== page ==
FTP stands for File Transfer Protocol and is a network protocol that is designed to allow files to be shared on the Internet. FTP is the most popular protocol for transferring large amounts of data on the Internet. The objective of FTP is fourfold; outlined by Jon Postel in RFC 765.
FTP is based upon a client server model, with client programs initiating a communication session and the server 'listening' for incoming requests. FTP is a protocol that is part of the application layer of the Internet Protocol Suite, and uses transport layer protocols to help it reliable send data between a client program and a server. The File Transfer Protocol (FTP) can use the Transmission Control Protocol (TCP) or the User Datagram Protocol (UDP) to complete the transfer of files. However, FTP exclusively uses the TCP transport protocol because UDP is a 'best effort' unreliable delivery protocol, whereas TCP guarantees data delivery with a connection based transport model. TCP and UDP take a data stream from FTP, then package this data into segments which are then encapsulated (enclosed) into an IP packet. TCP and UDP uses port numbers to ensure FTP data is sent to the correct location, port numbers are assigned by IANA, and the port numbers assigned to FTP are:
There are a wide range of FTP client programs, some of which are packaged with operating systems. The features of a FTP client programs are fairly similar: due to them being based upon the functions of the protocol. Client programs can be run in either an active or passive mode: most clients will be run in active mode, but passive mode may be required if a firewall is causing connection issues. Data can be transferred in four modes/types: ASCII (text files), Binary (data files), EBCDIC, and Local. When client programs attempt to access a server, they usually need to provide a username and password, but some servers allow anonymous access. Most modern Web browsers can access files via FTP, the syntax for a FTP URL is similar to a HTTP (web) address:: the prefix is 'ftp://' instead of 'http://'.
The File Transfer Protocol (FTP) was developed in the early 1970's to transfer files on the ARPANET computer network. ARPANET was a forerunner to the Internet, and pioneered packet switching in North America. The first version of FTP was authored by Abhay Bhushan: Bhushan was born in Allahabad, India, and went on to study at the Massachusetts Institute of Technology. It was at MIT, from 1970-1971, that Bhushan wrote the File Transfer Protocol. The version of FTP that Bhushan wrote was designed to work with the Network Control Program (NCP): the original protocol program of ARPANET. TCP/IP was developed from 1973-1980, and in 1983, it replaced the Network Control Program (NCP) on ARPANET. Therefore, the File Transfer Protocol (FTP) had to be updated to be compatible with TCP/IP: which it was from 1980-1985. The last major update of the File Transfer Protocol (FTP) was in 1998: this was due to the release of the Internet Protocol (IP) Version 6. IPv6 created 128bit IP addresses - previously they were 32-bit - and FTP needed to be updated to support the new 128bit addresses.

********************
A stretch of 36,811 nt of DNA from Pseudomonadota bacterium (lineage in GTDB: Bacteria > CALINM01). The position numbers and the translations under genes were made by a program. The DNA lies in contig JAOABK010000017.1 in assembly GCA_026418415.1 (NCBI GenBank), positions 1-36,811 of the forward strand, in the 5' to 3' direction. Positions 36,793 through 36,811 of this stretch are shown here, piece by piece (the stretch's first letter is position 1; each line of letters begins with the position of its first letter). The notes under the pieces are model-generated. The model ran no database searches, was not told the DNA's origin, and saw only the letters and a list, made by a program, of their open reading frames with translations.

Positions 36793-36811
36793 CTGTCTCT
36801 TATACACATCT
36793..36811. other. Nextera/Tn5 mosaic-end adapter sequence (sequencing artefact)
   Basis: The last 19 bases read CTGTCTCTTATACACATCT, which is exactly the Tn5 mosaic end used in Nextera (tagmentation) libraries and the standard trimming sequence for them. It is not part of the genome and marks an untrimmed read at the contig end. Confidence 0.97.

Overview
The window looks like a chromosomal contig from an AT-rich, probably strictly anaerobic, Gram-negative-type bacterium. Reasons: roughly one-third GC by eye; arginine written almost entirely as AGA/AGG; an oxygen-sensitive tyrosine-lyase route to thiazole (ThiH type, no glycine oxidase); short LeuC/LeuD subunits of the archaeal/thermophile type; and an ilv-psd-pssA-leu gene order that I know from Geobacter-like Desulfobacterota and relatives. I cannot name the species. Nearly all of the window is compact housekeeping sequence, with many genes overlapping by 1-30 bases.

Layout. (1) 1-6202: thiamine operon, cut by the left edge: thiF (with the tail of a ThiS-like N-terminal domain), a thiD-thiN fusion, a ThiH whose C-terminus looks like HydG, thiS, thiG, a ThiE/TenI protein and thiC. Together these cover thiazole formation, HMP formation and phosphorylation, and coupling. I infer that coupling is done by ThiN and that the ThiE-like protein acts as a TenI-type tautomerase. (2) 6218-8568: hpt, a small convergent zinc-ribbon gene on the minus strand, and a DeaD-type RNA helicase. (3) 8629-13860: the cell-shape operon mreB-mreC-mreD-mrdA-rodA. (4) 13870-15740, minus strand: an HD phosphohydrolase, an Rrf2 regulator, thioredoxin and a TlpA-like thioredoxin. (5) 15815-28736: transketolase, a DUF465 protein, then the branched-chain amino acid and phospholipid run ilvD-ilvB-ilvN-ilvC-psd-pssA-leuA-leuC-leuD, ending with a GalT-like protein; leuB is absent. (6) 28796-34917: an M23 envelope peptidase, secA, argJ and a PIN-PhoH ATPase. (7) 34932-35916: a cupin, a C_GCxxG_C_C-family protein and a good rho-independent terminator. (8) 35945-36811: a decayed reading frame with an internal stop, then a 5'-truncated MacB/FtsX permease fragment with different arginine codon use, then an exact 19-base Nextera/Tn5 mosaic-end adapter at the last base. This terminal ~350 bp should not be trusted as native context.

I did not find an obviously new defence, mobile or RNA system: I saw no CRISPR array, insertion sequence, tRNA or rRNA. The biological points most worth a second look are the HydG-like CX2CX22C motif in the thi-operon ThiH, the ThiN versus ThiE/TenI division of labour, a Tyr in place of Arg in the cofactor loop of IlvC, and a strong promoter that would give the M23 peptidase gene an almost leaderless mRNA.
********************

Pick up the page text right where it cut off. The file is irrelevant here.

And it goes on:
FTP Client Programs
The File Transfer Protocol is an application layer protocol of the Internet protocol suite (TCP/IP). The protocols of the application layer typically use a client-server model, and typically use the TCP and UDP transport layer protocols to complete communication sessions. Within a client-server model, an end-user will install a client program, and the client program will request data from an Internet server (computer). The client program will use FTP and TCP to complete the request for data. Listed below are some examples of a FTP client program: